Compared to the derisive, cutthroat nature of many Cornell organizations, Cornell’s religious community serves as a productive, inclusive force on campus for secular and religious students alike. Various spiritual groups and institutions provide uplifting gathering spaces for students craving a sense of belonging and community, benefiting students from both ultra-religious and secular backgrounds. As an attendee of Shabbat dinners and an occasional associate to the Mulsim community, I have experienced part, though not all, of Cornell’s religious scene.
While business clubs, political clubs and Greek organizations are exclusive to the core, religious life is the most prominent, inclusive area available to the masses of Cornell. The private and sometimes contemptuous status of exclusive organizations is at times legitimate, pushing prospective members to show dedication and self-discipline.
However, in many cases, these processes serve to shoehorn an already talented student body into specific boxes, simplistically dividing equally capable students into more and less “desirable” tiers. Passing the remarkably high bar of the Admissions office be damned, a high portion of social or extracurricular outlets drive students to seek absolute perfection, or more realistically, the mirage of it. Even candidates “perfect” on paper are regularly rejected in order to maintain a single-digit club acceptance rate or in favor of more “connected” candidates. It probably goes without saying that no employer can tell two Cornell groups apart on a resume or interview. To my friends in those organizations: enjoy strutting around campus before your glory days are over.
Cornell’s religious organizations, contrarily, support all lost souls that walk through their doors. All are welcome to Friday night’s Shabbat dinner hosted by Chabad or Hillel on campus or the interfaith dinners hosted by Cornell’s Muslim community. The Christian community hosts Sunday mass and various Christian groups hold their own events. During the Holi festival, the Hindu community also hosts campus-wide events. In any of these spaces, no résumés are required and there are no prerequisites for coffee chats or “connections.” In fact, as long as a visitor dresses the part and is respectful, no matter their religion or background, they will always be welcomed as a fellow — not an outsider.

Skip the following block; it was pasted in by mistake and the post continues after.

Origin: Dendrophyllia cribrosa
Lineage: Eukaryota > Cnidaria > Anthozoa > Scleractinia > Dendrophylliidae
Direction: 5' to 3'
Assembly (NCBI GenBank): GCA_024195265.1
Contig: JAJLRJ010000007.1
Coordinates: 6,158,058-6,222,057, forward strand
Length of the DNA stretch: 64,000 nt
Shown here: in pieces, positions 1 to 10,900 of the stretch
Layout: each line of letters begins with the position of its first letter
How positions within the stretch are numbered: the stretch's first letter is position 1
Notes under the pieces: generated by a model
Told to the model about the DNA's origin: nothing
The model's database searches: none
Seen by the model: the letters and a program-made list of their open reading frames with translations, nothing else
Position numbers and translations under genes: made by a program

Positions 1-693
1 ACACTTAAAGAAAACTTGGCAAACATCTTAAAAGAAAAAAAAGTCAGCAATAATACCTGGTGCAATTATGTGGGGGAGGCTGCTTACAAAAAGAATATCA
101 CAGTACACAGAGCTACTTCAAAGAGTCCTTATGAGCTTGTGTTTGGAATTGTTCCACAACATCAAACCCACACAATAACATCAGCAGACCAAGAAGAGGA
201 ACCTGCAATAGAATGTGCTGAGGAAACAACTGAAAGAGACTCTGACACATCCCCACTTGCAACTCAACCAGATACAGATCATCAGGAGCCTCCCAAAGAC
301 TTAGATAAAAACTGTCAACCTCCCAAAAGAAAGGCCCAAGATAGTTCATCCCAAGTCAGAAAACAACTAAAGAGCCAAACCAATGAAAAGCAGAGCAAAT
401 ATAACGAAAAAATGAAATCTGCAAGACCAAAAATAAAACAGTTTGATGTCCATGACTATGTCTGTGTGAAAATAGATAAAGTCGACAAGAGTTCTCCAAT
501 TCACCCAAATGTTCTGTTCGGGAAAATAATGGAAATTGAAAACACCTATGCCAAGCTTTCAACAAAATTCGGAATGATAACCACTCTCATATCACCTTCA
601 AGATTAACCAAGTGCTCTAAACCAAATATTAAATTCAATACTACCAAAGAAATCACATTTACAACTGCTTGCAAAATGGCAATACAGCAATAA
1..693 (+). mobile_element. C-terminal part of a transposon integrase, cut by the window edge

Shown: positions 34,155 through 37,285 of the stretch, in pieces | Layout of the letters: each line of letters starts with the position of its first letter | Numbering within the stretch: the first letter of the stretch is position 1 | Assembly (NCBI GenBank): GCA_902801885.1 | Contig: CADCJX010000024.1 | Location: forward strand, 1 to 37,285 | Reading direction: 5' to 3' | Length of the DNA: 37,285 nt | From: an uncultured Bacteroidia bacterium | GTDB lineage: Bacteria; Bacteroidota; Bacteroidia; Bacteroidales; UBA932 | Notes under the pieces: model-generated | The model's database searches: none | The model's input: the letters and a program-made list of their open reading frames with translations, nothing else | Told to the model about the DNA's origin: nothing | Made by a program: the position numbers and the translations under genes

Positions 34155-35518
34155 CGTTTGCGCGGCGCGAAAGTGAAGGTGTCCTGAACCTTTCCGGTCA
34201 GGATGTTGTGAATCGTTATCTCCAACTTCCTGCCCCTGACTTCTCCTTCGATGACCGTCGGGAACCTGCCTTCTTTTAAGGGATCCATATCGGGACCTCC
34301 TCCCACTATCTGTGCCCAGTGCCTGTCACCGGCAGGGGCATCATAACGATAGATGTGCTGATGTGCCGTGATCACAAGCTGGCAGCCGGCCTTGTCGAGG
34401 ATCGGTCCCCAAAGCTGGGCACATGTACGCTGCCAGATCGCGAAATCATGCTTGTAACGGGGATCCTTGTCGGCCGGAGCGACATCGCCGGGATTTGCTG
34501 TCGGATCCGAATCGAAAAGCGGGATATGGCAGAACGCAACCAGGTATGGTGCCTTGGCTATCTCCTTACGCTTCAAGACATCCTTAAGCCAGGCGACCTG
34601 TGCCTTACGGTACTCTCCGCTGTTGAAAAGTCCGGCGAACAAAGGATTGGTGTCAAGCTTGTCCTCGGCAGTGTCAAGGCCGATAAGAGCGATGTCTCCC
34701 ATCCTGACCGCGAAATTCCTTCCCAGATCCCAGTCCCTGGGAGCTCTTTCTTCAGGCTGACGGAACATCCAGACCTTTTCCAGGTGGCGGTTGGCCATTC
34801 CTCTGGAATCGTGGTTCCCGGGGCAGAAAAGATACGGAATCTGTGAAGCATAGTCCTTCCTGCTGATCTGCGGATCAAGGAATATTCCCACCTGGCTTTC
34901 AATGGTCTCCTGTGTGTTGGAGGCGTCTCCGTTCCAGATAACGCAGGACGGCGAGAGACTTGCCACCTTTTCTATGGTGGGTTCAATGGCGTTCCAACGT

Primarily, these shared meals under a common roof provide a sense of belonging for both returning students and students getting acquainted with Cornell’s way of life. These religious spaces provide a relaxed and familial environment, an effect that a sterile dining hall or restaurant simply can not replicate under any circumstance. Second to that, these opportunities provide an easily accessible manner to “branch out” and meet people with cool life experiences. Personally, I have made some great friends, deepened my relationships with others and exchanged valuable words of advice during Friday night Shabbat dinners.
Moreover, breaking bread with friends and relatives is a tradition dating back millennia. For all of the modern aspects of campus life, ranging from the new construction on North Campus to the technological innovations redefining the fundamental value of education, maintaining tradition whenever possible is to the benefit of students. As a naive underclassman, it is easy to lose hope. But if generations of predecessors passing through the same halls of Chabad and Annabel Taylor Hall can graduate from Cornell successfully with the guidance of the spiritual notion that all will work out in the end, so can you.
The travesty of the pandemic, among many other losses, was shuttering these gatherings for some time. I cannot comment on that period because thank God, those dreary months were before my time, but I cannot even imagine the crippling sense of isolation students a year or two above me faced in all aspects.
Clearly, there are many students who do not identify with the major religions present on campus. But the religious spaces can still create an opening and a mental anchor or point of belonging for secular students that are interested in experiencing various cultures. Of course, some secular students will have no intention of associating with these groups. Therefore, this column is a recommendation to any student feeling lost — not an endorsement of a particular religious group or belief.
On a crazy campus with a lot going on and limited options for escape, Cornell’s vibrant religious life provides an unparalleled outlet. Even if you disagree with this premise, I encourage you to find a place on campus that provides the same effect that the Jewish community has provided me. No matter your circumstances, dismiss the rejection of exclusive clubs and social organizations and find hidden opportunities.
Aaron Friedman is a sophomore in the College of Arts and Sciences. He can be reached at [email protected] Honest AF runs every other Thursday this semester.